This is the next in our series of articles based on a report on data processing at work by the Article 29 Working Party (‘WP29’), an independent European advisory body on data protection and privacy.
Traditionally, the monitoring of electronic communications in the workplace, (e.g., phone, internet browsing, email, instant messaging, VOIP, etc.), was considered the main threat to employees’ privacy. However, new technological developments have enabled newer, potentially more intrusive and pervasive ways of monitoring which might put employers in contravention of DP legislation.
Such developments include, amongst others:
- Data Loss Prevention (DLP) tools, which monitor outgoing communications for the purpose of detecting potential data breaches;
- Next-Generation Firewalls (NGFWs) and Unified Threat Management (UTM) systems, which can provide a variety of monitoring technologies including deep packet inspection, TLS interception, website filtering, content filtering, on-appliance reporting, user identity information and data loss prevention.
- security applications and measures that involve logging employee access to the employer’s systems;
- eDiscovery technology, which refers to any process in which electronic data is searched with the aim of its use as evidence;
- tracking of application and device usage via unseen software, either on the desktop or in the cloud;
- the use in the workplace of office applications provided as a cloud service, which in theory allow for very detailed logging of the activities of employees;
- monitoring of personal devices (e.g. mobile phones, tablets), that employees work with in accordance with a specific use policy, such as Bring-Your-Own-Device (BYOD), as well as Mobile Device Management (MDM) technology which enables the distribution of applications, data and configuration settings, and patches for mobile devices; and
- the use of wearable devices (e.g., health and fitness devices).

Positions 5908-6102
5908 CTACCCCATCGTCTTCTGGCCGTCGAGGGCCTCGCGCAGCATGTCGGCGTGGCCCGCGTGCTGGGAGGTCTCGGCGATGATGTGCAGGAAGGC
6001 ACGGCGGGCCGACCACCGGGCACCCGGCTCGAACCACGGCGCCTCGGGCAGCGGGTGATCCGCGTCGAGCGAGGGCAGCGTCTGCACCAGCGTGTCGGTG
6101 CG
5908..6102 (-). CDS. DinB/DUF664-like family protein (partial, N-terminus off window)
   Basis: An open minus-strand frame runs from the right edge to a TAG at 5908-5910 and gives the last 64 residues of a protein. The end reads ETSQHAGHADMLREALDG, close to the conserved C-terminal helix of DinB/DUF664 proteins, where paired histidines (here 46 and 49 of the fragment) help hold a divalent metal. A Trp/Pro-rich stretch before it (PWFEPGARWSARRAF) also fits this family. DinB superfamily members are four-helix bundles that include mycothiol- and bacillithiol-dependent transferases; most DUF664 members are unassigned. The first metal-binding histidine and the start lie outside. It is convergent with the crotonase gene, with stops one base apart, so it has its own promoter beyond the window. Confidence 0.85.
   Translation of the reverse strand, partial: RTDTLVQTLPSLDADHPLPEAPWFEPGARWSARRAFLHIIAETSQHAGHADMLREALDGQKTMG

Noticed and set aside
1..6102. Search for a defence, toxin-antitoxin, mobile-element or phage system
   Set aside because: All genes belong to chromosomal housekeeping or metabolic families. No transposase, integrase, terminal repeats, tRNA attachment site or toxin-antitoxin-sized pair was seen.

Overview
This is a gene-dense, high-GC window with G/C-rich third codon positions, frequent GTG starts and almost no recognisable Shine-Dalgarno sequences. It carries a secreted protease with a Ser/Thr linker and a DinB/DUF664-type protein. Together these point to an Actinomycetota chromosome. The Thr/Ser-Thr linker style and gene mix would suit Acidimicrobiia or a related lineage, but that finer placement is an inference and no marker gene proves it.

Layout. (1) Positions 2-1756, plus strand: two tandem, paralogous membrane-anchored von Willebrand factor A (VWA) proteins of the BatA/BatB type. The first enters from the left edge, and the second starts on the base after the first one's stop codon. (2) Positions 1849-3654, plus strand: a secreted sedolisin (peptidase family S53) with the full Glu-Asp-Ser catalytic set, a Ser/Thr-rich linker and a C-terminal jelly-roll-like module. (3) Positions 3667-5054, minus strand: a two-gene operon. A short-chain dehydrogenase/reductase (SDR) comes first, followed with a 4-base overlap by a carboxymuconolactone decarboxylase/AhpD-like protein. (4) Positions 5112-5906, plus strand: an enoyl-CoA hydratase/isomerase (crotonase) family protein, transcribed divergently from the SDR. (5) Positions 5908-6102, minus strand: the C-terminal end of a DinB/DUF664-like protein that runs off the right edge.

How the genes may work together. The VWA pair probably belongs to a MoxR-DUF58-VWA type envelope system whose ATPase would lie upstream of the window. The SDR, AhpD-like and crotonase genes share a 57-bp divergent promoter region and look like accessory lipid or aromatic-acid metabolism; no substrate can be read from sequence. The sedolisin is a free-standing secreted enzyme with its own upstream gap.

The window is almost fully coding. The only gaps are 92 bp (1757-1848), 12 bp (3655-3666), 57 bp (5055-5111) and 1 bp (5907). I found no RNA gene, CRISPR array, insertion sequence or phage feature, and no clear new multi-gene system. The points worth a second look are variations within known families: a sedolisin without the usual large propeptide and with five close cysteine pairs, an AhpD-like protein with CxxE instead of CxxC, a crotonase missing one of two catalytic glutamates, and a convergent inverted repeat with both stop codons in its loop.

Employers must consider the proportionality of the measures they are implementing, and take action to mitigate or reduce the scale and impact of the data processing. A good way of going about this would be to implement and communicate acceptable use policies alongside privacy policies, outlining the permissible use of the organisation’s network and equipment, and strictly detailing the processing taking place.
In some cases, the monitoring of employees is possible not so much because of the deployment of specific technologies, but simply because employees are expected to use online applications made available by the employer which process personal data. The use of cloud-based office applications (e.g. document editors, calendars, social networking) are examples of this.
It should be ensured that employees can designate certain private spaces to which the employer may not gain access unless under exceptional circumstances. This, for example, is relevant for calendars, which are often also used for private appointments. If the employee sets an appointment to “Private” or notes this in the appointment itself, employers (and other employees) should not be allowed to review the contents of the appointment.
If it is possible to block websites, instead of continuously monitoring all communications, blocking should be chosen in order to comply with this requirement of subsidiarity. More generally, prevention should be given much more weight than detection—the interests of the employer are better served by preventing internet misuse through technical means than by expending resources in detecting misuse.